Read more »
  • ,,

    Video Q&A: Iddo Goldberg and Elise Eberle talk “SALEM” Season Two!

    Of course, with a show like SALEM, brutality comes with the territory… quite literally. Inspired by the actual Salem Witch Trials, the show takes some gleefully disturbing liberty with the source material to put both the audience and certain characters through the ringer. And when FANGORIA was transported to SALEM ourselves, courtesy of WGN America, we were able to meet two of SALEM’s most tragic characters in their perpetually damned flesh: Iddo Goldberg (a/k/a the unlucky Isaac) and Elise Eberle (a/k/a the tortured rebel witch Mercy).

    Read more »
  • ,

    Q&A: Director Scott Dow on “THE WALKING DECEASED”

    In a weird way, there’s an art to doing a horror spoof correctly, even though some horror fans would disagree that’s at all possible. Certainly, if you rely too much on an easy gag or anything too on-the-nose, you risk alienating your audience and being labeled as a cheap ripoff. On the other hand, if you stride too far away from the source material, you risk confusing your target audience and misrepresenting the film. So therefore, it’s important for a spoof to not only understand its source material, but to appreciate itself as a film, and build upon that material to earn some genuine laughs from the characters and dialogue.

    Read more »
  • ,

    Jim Carrey, Keanu Reeves, More join Amirpour’s “BAD BATCH”

    For lovers of international and art house horror, there was nary a 2015 title that was as breathtaking and bold as A GIRL WALKS HOME ALONE AT NIGHT, the Spectrevision title from up-and-coming auteur Ana Lily Amirpour. Of course, with such a unique artistic statement that was as stylish as it was captivating, Amirpour got noticed quick and by art film megaproducer Megan Ellison of all people. Now, with her second film, a dystopian love story featuring southbound cannibals called THE BAD BATCH, taking shape, Amirpour has secured one hell of a cast for her sophomore cinematic effort.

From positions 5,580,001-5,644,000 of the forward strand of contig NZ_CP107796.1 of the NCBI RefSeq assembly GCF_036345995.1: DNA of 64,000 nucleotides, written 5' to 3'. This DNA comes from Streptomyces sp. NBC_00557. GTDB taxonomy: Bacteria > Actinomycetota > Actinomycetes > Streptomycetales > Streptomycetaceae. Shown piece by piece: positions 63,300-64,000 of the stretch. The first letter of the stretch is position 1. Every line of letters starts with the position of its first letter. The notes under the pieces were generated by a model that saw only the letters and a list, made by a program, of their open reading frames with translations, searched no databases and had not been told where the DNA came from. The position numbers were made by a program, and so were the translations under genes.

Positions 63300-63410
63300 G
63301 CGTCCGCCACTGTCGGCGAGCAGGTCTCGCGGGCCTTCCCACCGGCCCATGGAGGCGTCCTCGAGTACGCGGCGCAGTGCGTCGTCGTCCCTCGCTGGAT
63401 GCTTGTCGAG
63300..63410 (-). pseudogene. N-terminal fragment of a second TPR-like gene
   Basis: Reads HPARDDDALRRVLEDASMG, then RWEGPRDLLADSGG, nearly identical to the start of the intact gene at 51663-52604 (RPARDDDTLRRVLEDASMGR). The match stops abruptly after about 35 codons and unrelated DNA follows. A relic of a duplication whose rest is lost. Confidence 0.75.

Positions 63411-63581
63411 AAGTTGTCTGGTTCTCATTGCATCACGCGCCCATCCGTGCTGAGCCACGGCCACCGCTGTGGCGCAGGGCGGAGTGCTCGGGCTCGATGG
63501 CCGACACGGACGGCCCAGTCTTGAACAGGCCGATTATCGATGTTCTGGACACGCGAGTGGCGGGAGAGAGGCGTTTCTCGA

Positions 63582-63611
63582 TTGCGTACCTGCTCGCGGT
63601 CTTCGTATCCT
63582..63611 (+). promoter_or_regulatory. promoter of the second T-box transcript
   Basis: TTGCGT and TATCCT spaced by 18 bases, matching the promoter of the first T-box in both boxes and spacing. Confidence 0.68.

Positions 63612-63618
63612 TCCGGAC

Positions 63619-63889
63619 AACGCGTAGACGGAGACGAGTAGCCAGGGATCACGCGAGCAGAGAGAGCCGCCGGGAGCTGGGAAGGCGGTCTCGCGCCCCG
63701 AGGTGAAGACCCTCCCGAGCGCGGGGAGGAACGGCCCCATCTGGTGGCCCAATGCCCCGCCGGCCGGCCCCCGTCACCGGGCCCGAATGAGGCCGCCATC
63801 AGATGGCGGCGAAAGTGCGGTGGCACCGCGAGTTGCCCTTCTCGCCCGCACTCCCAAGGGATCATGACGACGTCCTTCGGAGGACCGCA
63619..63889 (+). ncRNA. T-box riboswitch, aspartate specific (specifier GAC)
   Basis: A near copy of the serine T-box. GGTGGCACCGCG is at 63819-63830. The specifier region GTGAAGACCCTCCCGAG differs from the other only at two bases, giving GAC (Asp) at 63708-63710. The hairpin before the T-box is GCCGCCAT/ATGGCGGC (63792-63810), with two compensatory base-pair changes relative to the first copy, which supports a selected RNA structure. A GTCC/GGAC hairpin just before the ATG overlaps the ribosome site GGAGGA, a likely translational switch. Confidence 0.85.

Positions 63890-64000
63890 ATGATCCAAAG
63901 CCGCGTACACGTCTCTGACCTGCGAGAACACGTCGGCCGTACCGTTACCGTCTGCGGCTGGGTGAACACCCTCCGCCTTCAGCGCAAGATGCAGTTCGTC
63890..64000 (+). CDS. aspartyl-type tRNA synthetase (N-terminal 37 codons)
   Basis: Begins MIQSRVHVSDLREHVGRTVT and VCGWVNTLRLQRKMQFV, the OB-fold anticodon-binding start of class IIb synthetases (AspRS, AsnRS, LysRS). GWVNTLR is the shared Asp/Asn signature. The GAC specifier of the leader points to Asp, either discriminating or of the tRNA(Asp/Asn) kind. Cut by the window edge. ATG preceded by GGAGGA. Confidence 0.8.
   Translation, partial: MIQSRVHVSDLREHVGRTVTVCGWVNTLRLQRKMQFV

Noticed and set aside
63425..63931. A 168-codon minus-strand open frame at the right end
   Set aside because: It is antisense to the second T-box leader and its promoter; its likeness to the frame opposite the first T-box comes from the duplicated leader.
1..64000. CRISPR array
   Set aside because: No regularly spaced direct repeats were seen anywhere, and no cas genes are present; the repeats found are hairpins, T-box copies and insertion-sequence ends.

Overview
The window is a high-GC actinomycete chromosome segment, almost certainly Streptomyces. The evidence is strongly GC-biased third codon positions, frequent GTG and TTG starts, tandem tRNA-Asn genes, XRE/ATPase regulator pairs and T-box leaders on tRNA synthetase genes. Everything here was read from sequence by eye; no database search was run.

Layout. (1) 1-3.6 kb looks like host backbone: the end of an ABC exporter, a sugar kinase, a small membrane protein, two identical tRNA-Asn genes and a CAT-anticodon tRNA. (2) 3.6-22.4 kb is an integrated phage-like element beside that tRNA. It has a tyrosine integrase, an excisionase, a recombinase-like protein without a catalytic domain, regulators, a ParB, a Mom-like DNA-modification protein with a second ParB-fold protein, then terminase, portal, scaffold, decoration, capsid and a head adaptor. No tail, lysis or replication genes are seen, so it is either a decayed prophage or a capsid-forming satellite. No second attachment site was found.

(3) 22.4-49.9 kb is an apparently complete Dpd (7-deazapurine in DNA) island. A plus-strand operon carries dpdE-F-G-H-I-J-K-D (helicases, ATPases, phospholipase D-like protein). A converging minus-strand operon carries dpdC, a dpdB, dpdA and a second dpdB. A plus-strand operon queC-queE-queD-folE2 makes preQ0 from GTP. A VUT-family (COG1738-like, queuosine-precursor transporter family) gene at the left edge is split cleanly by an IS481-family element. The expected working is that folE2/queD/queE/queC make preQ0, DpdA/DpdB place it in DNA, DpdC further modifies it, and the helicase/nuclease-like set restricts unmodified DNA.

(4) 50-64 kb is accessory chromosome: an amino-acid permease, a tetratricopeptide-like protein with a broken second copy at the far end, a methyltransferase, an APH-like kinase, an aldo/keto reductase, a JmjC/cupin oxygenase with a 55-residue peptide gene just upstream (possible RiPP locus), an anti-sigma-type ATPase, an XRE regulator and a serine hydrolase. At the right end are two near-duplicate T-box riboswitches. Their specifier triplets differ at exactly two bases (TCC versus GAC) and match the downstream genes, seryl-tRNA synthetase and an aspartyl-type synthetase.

Read more »
  • ,,

    FANGO Flashback: “RAVENOUS”

    When horror fans think “cannibal film,” there’s a few images that come immediately to mind: insect-ridden skeletal remains, thick jungle brush, blood-soaked savages, etc. Perhaps if not the jungle cannibal films, horror fans might think of the domestic cannibal flicks, whether it be more southern fried fare like the work of H.G. Lewis or the ominous creepshow of the Hannibal Lecter films. But among the more accepted endeavors in the cannibal subgenre, a few exceptional fright flicks approach the genre with utter unique and mind-bending tales that far too often fall between the cracks; Antonia Bird’s RAVENOUS is among those films.

    Read more »
  • ,,

    “REBOUND” (Film Review)

    When it comes to independent filmmaking, the dynamic between the familiar and the fresh is always an important one to observe. In this sense, a film can be aware of the subversion it has made to specific expectations or genre tropes, but only after it has become cognizant that the audience should be familiar with the story or subject matter. It’s an odd narrative tug-o-war, yet one seemingly necessary for a majority of genre films, especially ones such as Megan Freels Johnston’s REBOUND.

    Read more »
  • ,,

    FANTASTICA Presents: Appreciating Horror Beyond Horror

    Upon consideration, one rarely gets their first taste of horror from the horror genre itself. For an unfortunate number, it comes from reality: whether personal or not, tragedy and inhumanity can lead one’s young mind into dark places. For others, it can be from our own imagination, with dark corners of rooms and unfamiliar noises guiding us towards the paranoid and petrifying. But for the rest of us, it comes in the cinema from which we least expect it, often in the genres we trust not to drag us into terror.

    Read more »
Back to Top